BELLEAIR — The moment Alex Spence got a paintball gun for his 12th birthday, he was hooked.
An "adrenaline junkie," the Clearwater native has wakeboarded and raced dirt bikes, but paintball became his passion. He played every weekend he could, and, with some buddies, helped start the Tampa Bay Damage, a professional team coming off a world cup victory last season.
Spence, 24, has traveled around the country, as well as overseas, to compete in tournaments. His picture is in trade magazines, and a showcase in his Belleair home is filled with medals and trophies.
Paintball is his life.
"It's his driving force," his father, Bob Spence, said. "It's what keeps him going."
And paintball is partly what drove Spence to stay alive last year during a recovery from acute myeloid leukemia, a very aggressive form of cancer with a bleak mortality rate. Even with a successful bone marrow transplant in May, Spence had two infections that forced him to learn to walk again.
"Three different times, they gave me less than 10 percent chance of survival," Spence said. "It was a wild ride. Everything that could go wrong, went wrong."
But thanks to the support of doctors, family and girlfriend Alexandra Fuller, Spence is back doing what he loves.
This weekend, in Galveston, Texas, he will participate in his first paintball tournament since being declared cancer-free.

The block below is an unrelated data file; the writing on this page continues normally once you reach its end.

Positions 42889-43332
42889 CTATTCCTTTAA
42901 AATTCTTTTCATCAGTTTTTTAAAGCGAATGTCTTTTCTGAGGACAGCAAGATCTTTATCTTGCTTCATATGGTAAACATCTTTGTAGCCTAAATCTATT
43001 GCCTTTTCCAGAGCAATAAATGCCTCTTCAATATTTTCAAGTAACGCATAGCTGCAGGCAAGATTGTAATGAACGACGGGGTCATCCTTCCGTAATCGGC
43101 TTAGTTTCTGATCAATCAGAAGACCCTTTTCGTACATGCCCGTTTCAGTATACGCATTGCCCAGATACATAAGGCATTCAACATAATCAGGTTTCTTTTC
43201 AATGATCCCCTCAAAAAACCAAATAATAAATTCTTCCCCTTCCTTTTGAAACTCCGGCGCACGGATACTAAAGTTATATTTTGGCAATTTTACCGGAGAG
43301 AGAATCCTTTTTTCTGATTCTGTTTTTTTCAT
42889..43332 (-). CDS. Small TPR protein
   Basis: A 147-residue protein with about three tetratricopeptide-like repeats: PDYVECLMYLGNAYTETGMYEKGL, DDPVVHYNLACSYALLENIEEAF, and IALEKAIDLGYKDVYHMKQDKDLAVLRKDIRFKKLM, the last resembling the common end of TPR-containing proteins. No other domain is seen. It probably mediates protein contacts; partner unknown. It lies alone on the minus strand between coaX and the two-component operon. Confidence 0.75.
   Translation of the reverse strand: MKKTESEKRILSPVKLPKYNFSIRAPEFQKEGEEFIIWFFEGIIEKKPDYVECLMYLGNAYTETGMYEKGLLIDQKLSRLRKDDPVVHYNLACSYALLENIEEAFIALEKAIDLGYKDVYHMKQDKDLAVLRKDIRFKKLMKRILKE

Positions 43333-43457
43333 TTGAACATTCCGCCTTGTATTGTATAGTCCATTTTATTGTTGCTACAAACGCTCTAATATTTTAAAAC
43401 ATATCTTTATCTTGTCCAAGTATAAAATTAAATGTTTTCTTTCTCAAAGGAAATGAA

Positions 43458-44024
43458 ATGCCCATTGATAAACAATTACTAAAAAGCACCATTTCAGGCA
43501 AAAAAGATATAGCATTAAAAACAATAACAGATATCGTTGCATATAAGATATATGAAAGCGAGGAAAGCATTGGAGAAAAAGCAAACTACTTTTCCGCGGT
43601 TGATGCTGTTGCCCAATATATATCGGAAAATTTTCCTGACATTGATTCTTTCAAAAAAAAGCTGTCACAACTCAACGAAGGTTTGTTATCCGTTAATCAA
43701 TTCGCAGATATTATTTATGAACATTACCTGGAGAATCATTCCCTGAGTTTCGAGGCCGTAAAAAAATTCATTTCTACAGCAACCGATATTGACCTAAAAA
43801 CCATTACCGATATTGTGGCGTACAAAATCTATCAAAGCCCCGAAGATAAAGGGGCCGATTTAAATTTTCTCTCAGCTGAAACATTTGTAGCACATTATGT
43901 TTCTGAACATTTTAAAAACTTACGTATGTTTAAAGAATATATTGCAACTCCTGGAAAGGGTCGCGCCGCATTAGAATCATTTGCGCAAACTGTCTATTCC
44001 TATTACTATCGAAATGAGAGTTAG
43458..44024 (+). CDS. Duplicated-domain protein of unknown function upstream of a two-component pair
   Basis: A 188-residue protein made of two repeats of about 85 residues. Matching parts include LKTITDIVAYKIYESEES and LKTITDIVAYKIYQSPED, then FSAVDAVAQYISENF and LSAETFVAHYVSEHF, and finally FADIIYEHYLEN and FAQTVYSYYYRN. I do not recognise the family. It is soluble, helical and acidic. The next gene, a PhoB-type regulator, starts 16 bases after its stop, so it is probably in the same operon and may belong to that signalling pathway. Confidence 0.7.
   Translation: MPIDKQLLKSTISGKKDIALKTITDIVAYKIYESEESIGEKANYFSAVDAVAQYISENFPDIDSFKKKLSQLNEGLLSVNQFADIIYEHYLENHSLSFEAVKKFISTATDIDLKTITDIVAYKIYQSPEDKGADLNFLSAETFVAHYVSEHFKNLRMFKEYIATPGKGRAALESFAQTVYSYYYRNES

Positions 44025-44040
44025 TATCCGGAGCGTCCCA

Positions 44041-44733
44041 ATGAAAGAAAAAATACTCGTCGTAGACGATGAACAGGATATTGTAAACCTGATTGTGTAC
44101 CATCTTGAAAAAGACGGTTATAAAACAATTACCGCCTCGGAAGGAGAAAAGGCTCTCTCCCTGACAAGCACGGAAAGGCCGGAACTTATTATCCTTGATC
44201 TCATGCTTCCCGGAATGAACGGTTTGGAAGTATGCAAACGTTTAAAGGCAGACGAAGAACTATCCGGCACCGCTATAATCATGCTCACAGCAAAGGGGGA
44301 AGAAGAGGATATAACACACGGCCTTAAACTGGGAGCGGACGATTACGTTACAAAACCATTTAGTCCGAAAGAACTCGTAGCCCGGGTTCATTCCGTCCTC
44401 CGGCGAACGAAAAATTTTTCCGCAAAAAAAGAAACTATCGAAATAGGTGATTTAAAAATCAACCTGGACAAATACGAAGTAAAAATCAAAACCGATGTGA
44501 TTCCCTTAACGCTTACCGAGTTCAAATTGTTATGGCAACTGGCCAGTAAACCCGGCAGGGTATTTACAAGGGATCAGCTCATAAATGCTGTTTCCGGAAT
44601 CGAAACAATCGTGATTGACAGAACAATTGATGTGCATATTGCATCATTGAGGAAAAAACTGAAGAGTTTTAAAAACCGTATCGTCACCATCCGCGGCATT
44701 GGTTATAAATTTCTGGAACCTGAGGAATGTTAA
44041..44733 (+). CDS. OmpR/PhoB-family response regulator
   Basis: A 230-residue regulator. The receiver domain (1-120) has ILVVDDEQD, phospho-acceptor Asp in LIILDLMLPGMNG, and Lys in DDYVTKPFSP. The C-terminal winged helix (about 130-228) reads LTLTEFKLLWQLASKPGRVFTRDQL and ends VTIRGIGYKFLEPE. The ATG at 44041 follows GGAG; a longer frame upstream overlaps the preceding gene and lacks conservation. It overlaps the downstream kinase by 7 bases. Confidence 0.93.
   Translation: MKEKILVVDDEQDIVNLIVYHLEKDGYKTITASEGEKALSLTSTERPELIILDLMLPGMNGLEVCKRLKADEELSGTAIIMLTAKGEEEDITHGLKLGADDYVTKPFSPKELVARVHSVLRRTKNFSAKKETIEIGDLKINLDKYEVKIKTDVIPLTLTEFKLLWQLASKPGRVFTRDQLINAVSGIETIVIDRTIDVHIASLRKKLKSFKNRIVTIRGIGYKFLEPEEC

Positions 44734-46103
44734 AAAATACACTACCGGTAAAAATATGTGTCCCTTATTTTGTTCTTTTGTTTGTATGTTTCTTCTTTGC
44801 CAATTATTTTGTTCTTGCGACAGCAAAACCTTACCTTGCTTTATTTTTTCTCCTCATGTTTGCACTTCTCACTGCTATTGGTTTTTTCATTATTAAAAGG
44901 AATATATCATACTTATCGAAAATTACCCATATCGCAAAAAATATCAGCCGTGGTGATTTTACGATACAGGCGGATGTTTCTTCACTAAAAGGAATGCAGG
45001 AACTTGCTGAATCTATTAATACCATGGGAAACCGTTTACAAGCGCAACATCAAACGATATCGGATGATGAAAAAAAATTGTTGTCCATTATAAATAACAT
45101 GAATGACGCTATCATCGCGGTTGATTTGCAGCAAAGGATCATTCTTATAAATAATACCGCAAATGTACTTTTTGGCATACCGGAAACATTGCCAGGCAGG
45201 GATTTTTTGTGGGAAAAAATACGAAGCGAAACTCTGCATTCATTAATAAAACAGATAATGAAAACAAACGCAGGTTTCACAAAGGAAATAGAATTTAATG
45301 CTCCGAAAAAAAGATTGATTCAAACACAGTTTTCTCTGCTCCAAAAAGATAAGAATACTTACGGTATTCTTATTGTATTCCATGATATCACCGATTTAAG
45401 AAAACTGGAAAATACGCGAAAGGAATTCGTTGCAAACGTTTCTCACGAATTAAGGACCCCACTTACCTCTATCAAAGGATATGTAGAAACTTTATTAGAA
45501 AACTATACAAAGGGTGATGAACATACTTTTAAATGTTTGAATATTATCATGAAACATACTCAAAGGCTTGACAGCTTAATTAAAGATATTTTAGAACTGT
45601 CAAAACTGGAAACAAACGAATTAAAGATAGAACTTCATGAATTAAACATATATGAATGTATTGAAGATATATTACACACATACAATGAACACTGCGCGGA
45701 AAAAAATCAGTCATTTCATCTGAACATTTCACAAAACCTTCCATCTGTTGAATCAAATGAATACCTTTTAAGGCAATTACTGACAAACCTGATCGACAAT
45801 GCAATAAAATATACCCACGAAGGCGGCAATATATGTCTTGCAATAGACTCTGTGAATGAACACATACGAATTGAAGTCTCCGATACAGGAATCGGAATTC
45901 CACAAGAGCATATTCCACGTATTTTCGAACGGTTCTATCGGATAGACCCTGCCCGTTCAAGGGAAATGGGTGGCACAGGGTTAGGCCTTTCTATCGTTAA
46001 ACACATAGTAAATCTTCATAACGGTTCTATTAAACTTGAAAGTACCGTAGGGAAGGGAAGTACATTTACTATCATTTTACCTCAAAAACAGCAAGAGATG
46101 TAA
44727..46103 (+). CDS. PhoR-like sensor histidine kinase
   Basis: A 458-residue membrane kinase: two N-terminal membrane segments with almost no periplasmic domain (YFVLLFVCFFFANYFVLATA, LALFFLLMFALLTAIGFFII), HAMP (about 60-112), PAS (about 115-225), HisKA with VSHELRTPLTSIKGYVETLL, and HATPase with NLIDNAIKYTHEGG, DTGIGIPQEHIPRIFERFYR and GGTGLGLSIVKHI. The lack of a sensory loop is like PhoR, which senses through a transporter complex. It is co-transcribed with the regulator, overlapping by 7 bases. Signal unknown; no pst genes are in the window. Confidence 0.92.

"It's unbelievable," Bob Spence said. "He had two close brushes with death, and to see him get out, and reach the level he's reached and dedication he's shown, it's inspirational."
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The warning signs showed up in November 2010. Spence always seemed fatigued and sore but thought it was because of paintball season and his classes at St. Petersburg College.
But when an infection led Spence to get his wisdom teeth taken out in December, and he continued to feel worse, he got checked out at Mease Dunedin Hospital. Lab results revealed he had 96 percent cancer cells.
"We didn't know anything about (acute myeloid leukemia) at the time, I didn't know a single person who had cancer or anything," Spence said. "I had no idea what it was. I was like, 'Okay, well I'll stay in the hospital for a few days, get rid of this and get back to life.' We were in for a shock."
Dr. Ernesto Ayala, from Tampa's H. Lee Moffitt Cancer Center, said Spence's leukemia was more aggressive because of a chromosome abnormality. "It's a very poor prognosis," he said. "The chance of long-term survival is very low, probably 15-20 percent."
Spence went through two rounds of chemotherapy in the hospital, and his cancer cells decreased to 7 percent. His body took care of the rest, as he was cancer free by February 2011. Fuller, Spence's girlfriend of four years, never left his side, compiling a book of medical records and pill schedules, communicating with doctors, and often sleeping in his hospital bed.
"Out of the entire ordeal, she probably wasn't there maybe four nights," Spence said. "She definitely saved my life."
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In early March 2011, Spence woke up with a 103-degree fever due to an infection, which temporarily paralyzed him from the waist down. Fuller called Moffitt, which had no beds available, so she drove him to Mease Dunedin Hospital. By the time he got there, Spence's temperature was 106.1.
Doctors told Fuller that if she had driven the extra 30 miles to Moffitt, he would have died.